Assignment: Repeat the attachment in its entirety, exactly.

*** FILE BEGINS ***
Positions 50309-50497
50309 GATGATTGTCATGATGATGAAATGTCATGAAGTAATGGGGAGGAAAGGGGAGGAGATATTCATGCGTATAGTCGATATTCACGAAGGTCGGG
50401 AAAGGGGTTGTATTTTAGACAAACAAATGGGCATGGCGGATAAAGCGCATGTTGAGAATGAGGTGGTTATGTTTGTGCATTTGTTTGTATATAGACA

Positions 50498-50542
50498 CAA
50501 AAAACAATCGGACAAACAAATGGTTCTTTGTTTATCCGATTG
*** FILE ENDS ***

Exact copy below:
Positions 50309-50497
50309 GATGATTGTCATGATGATGAAATGTCATGAAGTAATGGGGAGGAAAGGGGAGGAGATATTCATGCGTATAGTCGATATTCACGAAGGTCGGG
50401 AAAGGGGTTGTATTTTAGACAAACAAATGGGCATGGCGGATAAAGCGCATGTTGAGAATGAGGTGGTTATGTTTGTGCATTTGTTTGTATATAGACA

Positions 50498-50542
50498 CAA
50501 AAAACAATCGGACAAACAAATGGTTCTTTGTTTATCCGATTG